Amazon EMR
Management Guide

Instance Groups

Amazon EMR runs a managed version of Apache Hadoop, handling the details of creating the cloud-server infrastructure to run the Hadoop cluster. Amazon EMR defines the concept of instance groups, which are collections of EC2 instances that perform a set of roles defined by the distributed applications that are installed on your cluster. Generally, these groups are organized as master and slave groups. There are three types of instance groups: master, core (slave), and task (slave).

Each Amazon EMR cluster can include up to 50 instance groups: one master instance group that contains one master node, a core instance group containing one or more core nodes, and up to 48 optional task instance groups, which can contain any number of task nodes.

If the cluster is run on a single node, then that instance is simultaneously a master and a core node. For clusters running on more than one node, one instance is the master node and the remaining are core or task nodes.

For more information about instance groups, see Manually Resizing a Running Cluster.

Master Instance Group

The master instance group manages the cluster and typically runs master components of the distributed applications that are installed on your cluster. For example, it runs the YARN ResourceManager service to manage resources for applications and the HDFS NameNode service. It also tracks the status of jobs submitted to the cluster, and monitors the health of the instance groups. To monitor the progress of the cluster, you can SSH into the master node as the Hadoop user and either look at the Hadoop log files directly or access the user interface that Hadoop or Spark publishes to a web server running on the master node. For more information, see View Log Files.

During a Hadoop MapReduce or Spark job, components on core and task nodes process the data, transfer the output to Amazon S3 or HDFS, and provide status metadata back to the master node. In the case of a single node cluster, all components are run on the master node.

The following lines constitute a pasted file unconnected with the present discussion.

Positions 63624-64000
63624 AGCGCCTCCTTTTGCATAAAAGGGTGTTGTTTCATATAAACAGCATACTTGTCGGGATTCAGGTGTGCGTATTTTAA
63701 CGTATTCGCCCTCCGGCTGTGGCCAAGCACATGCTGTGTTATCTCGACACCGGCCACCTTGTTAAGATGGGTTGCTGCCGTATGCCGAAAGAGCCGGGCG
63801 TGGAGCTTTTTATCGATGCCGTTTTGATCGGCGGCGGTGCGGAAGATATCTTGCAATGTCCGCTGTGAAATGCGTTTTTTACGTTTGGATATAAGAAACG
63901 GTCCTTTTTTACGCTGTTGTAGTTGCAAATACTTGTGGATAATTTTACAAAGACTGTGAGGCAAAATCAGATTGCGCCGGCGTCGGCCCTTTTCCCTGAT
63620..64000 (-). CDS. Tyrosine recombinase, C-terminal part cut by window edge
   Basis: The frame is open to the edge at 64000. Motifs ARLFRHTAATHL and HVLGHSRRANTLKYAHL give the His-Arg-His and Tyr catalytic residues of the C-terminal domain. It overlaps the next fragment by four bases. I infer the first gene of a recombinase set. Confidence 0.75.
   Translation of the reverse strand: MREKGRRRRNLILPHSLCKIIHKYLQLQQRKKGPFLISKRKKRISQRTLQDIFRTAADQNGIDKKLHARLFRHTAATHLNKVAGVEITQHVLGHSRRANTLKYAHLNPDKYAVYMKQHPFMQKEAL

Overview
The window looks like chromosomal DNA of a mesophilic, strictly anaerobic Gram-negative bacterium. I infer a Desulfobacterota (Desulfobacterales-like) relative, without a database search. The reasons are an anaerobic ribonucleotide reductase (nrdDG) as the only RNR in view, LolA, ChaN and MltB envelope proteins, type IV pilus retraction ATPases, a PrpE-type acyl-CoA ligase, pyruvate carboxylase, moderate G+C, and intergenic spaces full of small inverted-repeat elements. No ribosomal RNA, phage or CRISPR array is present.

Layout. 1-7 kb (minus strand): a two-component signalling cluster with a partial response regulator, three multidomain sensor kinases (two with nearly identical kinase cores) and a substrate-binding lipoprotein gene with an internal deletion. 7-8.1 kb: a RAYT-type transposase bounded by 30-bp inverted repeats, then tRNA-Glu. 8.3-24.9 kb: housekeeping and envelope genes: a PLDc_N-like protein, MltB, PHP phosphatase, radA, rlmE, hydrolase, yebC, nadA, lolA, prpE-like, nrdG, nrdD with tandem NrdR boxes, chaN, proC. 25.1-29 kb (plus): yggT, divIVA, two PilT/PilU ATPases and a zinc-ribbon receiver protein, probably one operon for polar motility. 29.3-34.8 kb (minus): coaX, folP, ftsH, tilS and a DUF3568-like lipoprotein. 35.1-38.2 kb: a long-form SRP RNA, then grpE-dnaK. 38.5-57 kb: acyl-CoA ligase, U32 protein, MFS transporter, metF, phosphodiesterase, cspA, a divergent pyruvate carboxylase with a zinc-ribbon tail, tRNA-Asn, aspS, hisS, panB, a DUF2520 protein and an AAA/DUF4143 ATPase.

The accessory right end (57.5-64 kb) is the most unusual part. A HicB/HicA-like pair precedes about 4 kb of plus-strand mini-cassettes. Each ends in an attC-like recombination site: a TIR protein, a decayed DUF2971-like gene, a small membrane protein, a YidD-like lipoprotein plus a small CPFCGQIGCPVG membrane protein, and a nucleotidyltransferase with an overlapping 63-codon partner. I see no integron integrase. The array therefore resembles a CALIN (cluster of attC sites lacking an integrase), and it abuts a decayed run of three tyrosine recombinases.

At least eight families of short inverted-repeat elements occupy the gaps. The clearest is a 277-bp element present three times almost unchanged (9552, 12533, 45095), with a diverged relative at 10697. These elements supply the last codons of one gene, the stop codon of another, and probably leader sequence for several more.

Core Instance Group

The core instance group contains all of the core nodes of a cluster. A core node is an EC2 instance in the cluster that runs tasks and stores data as part of the Hadoop Distributed File System (HDFS) by running the DataNode daemon. For example, a core node runs YARN NodeManager daemons and run Hadoop MapReduce tasks and Spark executors.

Core nodes are managed by the master node. Because core nodes store data in HDFS, you can remove them by issuing a resize request for that instance group. The "shrink" operation will attempt to gracefully reduce the number of instances in that group, for example, when no running YARN jobs or applications are present.


Removing HDFS daemons from a running node runs the risk of losing data.

For more information about core instance groups, see Manually Resizing a Running Cluster.

Task Instance Group

Task instance groups contain the task nodes in your cluster. Task instance groups are optional. You can add task groups when you start the cluster, or you can add task groups to a running cluster. Task nodes do not run the DataNode daemon or store data in HDFS. You can add and remove task nodes to adjust the number of EC2 instances in your cluster, increasing capacity to handle peak loads and decreasing it later.

Task nodes are managed by the master node. While a cluster is running you can increase and decrease the number of task nodes in your task groups, and you can add up to 48 additional task groups. When you add task groups to your cluster, you can create groups that leverage multiple instance types. For example, if you create a task group that leverages Spot Instances, and there are not enough Spot Instances available for a particular instance type, you can create an additional task group that leverages a different instance type with available Spot Instance capacity.

Creating multiple task groups that leverage Spot Instances can provide you with potential cost savings. For more information, see (Optional) Lower Costs with Spot Instances.

For more information about task instance groups, see Manually Resizing a Running Cluster.